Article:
Television and Film
Gabrielle (2013) is a Canadian film about a young woman living with Williams syndrome who begins a romantic relationship with a fellow choir member named Martin. This movie depicts challenges associated with life in a group home, as well as power struggles that often occur when social workers, parents, and disabled individuals themselves negotiate the boundaries related to independence and personal autonomy.
Be My Brother (2009) won the top prize at Tropfest, the world’s largest short film festival. In only 7 minutes this movie portrays the character of a young charming man, Richard, who has a Down syndrome and is struggling to be accepted. After approaching a stranger at the bus station Richard starts winning her attention by showing his talents and charisma. The actor who plays Richard is Gerard O’Dwyer, an advocate for the rights of persons with disabilities.
Murderball (2005) is an American documentary about a group of wheelchair athletes who play rugby. Apart from depicting men who are passionately engaged in an aggressive, competitive, and demanding sport activity, this movie also tells the story of their lives outside the court, where they face common misconceptions about the lives of persons with disabilities. The men featured in this documentary unreservedly talk about their sexual lives and relationships with women.
The Serilization of Leilani Muir is a 1996 documentary directed by Glynis Whiting about the life and times of Leilani Muir, the first person to file a lawsuit against the Alberta provincial government for wrongful sterilization under the Sexual Sterilization Act of Alberta.
(The Sterilization of Leilani Muir, wikipedia.org, 2014)
Monica & David (2009) explores the marriage of two adults with Down syndrome and the family who strives to support their needs. Monica and David are blissfully in love and want what other adults have—an independent life. Full of humor, romance and everyday family drama, the film uses intimate fly-on-the wall footage to reveal the complexity of their story. While Monica and David are capable beyond expectations, their parents, aware of mainstream rejection of adults with intellectual disabilities, have trouble letting go (Official website film synopsis).
John and Michael (2004) is a short animated film that tells the story of “two men with Down’s Syndrome who shared an intimate and profoundly loving relationship.” It is a moving film about love, intimacy, loss and healing. Moreover, John and Michael challenges the notion that intellectually disabled people are not capable of or interested in being intimate with others, and raises attention to the experiences of people of who identify as both disabled and queer. The film is beautifully narrated by Brian Davis who is himself an intellectually disabled person.
The Sessions (originally titled The Surrogate) is a 2012 American independent dramafilm written and directed by Ben Lewin. It is based on the article “On Seeing a Sex Surrogate” by Mark O’Brien, a poet paralyzed from the neck down due to polio, who hired a sex surrogate to lose his virginity. John Hawkes and Helen Hunt star as O’Brien and sex surrogate Cheryl Cohen-Greene, respectively. (The Sessions, wikipedia.org, 2014)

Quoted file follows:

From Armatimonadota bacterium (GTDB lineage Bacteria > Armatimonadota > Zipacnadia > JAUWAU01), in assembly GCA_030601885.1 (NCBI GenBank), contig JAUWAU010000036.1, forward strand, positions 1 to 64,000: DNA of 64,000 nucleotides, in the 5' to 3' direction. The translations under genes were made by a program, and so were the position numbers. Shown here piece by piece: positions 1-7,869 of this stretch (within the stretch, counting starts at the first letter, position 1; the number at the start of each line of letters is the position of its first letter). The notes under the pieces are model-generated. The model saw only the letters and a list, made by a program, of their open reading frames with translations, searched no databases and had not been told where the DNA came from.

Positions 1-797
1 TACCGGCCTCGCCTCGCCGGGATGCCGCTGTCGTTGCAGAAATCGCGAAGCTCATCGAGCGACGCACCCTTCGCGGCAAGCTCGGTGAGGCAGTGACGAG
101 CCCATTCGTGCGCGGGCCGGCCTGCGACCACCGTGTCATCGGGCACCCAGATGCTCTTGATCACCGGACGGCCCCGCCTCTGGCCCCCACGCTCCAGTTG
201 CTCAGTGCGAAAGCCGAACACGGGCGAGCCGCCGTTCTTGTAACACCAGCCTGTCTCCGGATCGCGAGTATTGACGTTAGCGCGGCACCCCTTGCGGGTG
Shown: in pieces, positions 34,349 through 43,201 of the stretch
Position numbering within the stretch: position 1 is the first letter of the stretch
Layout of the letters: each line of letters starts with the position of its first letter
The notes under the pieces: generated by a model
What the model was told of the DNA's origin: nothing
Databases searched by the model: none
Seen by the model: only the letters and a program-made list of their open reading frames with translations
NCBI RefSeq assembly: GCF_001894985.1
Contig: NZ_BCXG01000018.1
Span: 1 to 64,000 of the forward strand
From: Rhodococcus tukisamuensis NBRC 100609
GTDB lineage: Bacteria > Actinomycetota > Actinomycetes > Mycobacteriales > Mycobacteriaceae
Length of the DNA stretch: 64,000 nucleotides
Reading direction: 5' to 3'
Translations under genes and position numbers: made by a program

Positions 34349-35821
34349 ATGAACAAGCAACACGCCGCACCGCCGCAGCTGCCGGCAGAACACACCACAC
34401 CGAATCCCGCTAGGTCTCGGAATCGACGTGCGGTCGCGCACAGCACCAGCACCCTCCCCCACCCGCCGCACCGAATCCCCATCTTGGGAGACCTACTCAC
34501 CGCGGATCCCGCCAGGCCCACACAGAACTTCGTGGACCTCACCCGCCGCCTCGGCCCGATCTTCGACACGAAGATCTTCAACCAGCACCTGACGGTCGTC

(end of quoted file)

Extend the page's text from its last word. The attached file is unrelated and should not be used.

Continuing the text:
Scarlet Road (2011) is a documentary about Australian sex worker Rachel Wotton, who has worked extensively with disabled clients. In her activist work Rachel Wotton challenges the idea that disabled people are not interested in sex, and brings attention to the importance of pleasurable touch and sexual intimacy in the lives of disabled people. “Everyone has a right to sexual expression, and that includes people with disability,” says Wotton. One shortcoming of this documentary is that by focusing primarily on the experiences of two heterosexual disabled men, it leaves out the experiences and desires of disabled women (one disabled woman speaks very briefly about her experience with a sex worker), and disabled people who do not identify as heterosexual. However, the documentary should provoke some heated discussions and significant (re)thinking among viewers regarding dominant ideas about sex, pleasure, disability, and sex work.
*Please note that this film is rated 14A and includes depictions of sex and nudity.
The Intouchables (2011) is a French film based on a true story about Phillip, a quadriplegic man, who hires a young man named Driss to be his support worker. The film looks at questions about sexuality, pleasure and love as Driss not only facilitates opportunities for Phillip to once again experience pleasurable touch, but also encourages him to move forward in his long-term romance through correspondence. Despite some of its clichés, this film is successful in both expanding our common ideas about how sexual pleasure can be obtained and experienced, and creating discussions on the role of support workers in their relationships with their clients.